A particularly important measure of the scale of official debt relief is the ratio of the amount rescheduled to total debt service payments (after debt relief) due to official, multilateral, and private creditors in the year of the rescheduling. This ratio was generally less than 30 percent when only current maturities were rescheduled. On the other hand, the extent of debt relief was quite substantial when the rescheduling covered arrears as well as current maturities; debt relief was equivalent to 100–200 percent of actual debt service payments in about one fifth of the cases surveyed and more than 200 percent in a further one fourth. However, relative to the outstanding stock of total external debt, the scale of official debt relief was in general rather limited, as, for a number of countries, indebtedness to official creditors represented a relatively low proportion of their total foreign debt and the consolidation periods were normally limited to 12–18 months. In about 60 percent of the reschedulings during 1975 to early October 1983, debt relief was equivalent to less than 10 percent of total debt outstanding. In all but 2 of the 15 cases involved where this ratio exceeded 10 percent, the rescheduling agreements covered arrears as well as current payments.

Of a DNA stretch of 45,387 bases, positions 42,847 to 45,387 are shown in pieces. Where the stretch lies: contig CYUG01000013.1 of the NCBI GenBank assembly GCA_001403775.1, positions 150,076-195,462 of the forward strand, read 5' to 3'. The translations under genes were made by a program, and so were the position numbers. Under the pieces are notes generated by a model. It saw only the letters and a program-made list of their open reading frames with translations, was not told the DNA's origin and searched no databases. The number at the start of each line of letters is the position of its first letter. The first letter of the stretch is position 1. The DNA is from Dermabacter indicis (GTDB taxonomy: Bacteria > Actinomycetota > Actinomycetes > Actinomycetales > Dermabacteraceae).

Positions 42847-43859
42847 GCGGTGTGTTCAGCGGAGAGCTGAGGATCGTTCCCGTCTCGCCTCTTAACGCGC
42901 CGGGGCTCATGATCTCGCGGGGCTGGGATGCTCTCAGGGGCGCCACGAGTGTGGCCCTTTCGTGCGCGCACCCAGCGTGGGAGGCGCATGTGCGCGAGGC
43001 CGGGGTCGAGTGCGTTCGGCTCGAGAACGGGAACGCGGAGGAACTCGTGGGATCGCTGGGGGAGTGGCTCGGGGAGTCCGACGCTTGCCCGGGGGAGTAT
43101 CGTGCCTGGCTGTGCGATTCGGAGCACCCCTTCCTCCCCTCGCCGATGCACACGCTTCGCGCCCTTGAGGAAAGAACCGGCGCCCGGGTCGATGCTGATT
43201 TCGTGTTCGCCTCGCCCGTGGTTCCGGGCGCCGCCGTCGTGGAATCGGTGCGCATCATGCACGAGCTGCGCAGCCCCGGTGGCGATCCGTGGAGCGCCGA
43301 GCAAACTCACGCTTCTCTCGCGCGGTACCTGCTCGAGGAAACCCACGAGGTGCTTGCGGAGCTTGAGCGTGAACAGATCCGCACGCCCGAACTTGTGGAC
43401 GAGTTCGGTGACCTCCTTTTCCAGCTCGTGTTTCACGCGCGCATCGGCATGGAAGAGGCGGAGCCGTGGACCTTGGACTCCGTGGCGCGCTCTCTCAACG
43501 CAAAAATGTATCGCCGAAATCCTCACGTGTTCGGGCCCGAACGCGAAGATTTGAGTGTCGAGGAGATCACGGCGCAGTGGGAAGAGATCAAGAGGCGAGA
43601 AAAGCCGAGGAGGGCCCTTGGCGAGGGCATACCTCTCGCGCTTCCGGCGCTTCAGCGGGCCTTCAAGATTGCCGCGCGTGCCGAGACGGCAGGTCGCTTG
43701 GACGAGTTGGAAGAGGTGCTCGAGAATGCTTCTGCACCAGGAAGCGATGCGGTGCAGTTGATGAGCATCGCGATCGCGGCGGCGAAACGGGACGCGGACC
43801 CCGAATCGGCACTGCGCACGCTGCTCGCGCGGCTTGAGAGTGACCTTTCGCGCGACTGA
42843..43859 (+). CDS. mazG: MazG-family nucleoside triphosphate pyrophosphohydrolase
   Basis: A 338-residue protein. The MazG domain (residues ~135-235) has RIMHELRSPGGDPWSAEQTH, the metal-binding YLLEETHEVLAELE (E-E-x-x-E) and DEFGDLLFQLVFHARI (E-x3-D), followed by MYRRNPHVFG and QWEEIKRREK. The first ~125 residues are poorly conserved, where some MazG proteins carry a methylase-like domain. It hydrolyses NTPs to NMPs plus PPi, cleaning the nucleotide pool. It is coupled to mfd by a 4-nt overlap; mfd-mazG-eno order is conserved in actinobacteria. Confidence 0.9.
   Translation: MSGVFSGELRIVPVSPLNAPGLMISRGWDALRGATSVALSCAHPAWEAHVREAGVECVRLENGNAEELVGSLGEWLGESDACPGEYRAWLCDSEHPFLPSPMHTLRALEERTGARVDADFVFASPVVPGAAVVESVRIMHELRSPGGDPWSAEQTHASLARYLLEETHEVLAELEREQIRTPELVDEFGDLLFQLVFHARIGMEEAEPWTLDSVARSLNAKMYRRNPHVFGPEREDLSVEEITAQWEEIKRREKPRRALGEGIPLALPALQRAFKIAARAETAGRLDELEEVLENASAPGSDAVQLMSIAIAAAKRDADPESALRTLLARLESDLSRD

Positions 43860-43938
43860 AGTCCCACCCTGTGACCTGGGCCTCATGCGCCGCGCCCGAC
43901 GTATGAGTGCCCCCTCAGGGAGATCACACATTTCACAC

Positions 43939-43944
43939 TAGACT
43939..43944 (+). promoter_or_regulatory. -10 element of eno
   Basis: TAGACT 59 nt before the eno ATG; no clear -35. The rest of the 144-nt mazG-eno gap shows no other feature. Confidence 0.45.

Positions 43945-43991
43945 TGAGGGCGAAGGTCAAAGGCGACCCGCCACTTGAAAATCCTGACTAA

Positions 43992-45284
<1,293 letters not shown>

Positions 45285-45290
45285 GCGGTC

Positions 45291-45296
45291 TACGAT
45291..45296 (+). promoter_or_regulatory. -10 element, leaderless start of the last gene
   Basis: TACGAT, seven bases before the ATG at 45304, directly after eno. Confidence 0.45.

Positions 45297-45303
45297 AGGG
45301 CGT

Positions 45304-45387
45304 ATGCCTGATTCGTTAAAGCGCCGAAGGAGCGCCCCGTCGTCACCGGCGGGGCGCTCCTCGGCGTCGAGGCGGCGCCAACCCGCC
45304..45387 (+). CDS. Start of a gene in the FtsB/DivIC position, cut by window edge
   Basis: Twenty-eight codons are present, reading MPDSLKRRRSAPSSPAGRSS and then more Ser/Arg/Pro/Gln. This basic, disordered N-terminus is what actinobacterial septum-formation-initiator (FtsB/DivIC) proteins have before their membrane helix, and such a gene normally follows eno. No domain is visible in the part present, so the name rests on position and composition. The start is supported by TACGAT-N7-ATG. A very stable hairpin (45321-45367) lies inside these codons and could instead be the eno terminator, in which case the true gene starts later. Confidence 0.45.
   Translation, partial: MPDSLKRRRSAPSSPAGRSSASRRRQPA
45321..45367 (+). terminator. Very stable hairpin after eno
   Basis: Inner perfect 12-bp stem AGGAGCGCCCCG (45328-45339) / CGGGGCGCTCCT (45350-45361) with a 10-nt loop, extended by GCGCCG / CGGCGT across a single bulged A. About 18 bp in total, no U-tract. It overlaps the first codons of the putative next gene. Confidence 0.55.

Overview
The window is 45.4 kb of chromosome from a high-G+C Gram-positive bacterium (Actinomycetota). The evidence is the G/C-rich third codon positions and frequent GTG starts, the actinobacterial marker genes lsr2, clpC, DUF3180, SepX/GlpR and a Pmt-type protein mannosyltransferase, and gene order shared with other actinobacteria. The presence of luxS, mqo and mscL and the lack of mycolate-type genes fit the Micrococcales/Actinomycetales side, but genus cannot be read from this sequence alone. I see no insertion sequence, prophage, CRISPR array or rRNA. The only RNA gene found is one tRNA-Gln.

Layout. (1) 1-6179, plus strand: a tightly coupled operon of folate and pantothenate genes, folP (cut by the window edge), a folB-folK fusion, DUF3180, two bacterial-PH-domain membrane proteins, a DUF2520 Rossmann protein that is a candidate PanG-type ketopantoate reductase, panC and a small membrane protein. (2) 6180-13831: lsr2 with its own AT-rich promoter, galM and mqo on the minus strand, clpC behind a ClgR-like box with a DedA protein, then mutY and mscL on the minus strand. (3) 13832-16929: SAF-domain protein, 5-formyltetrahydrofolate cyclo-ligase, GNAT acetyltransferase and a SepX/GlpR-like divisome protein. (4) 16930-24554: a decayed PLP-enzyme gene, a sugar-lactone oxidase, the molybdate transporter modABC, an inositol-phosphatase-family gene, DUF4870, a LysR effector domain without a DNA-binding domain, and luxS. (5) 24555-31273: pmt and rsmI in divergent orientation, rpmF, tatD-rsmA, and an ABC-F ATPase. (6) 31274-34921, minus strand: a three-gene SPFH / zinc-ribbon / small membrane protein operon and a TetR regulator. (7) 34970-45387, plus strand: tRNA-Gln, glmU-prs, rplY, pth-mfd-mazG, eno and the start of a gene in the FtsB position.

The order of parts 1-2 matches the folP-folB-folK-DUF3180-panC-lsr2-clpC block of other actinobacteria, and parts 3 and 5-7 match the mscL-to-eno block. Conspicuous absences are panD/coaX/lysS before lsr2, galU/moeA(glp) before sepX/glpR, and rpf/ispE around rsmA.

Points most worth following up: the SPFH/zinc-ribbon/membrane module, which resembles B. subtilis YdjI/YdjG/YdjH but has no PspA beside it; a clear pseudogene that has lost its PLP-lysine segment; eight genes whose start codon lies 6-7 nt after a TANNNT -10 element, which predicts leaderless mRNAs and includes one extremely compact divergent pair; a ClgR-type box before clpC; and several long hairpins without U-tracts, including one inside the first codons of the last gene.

The rescheduling of payments falling due during any given period provided real savings in foreign exchange if the debtor country otherwise had fulfilled its maturing commitments. Quite often, however, because of acute foreign exchange difficulties these payments might not have been made and external arrears would have been accumulated. In this sense, the regularization of debt service payments for the debtor country reduced the unfavorable impact on its international credit standing that arose from inability to service obligations on a timely basis. Debt relief, therefore, can provide important balance of payments assistance by facilitating a continuation of capital inflows at a critical phase in the debtor country’s economic adjustment process.

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    Official Multilateral Debt Renegotiations, 1975–83: Participating Creditors

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    Official Multilateral Debt Renegotiations, 1978–83: Proportion of Payments Rescheduled

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    Official Multilateral Debt Renegotiations, 1975–83: Average Repayment Schedule

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    Official Multilateral Debt Renegotiations, 1975–83: Measures of the Scale of Debt Relief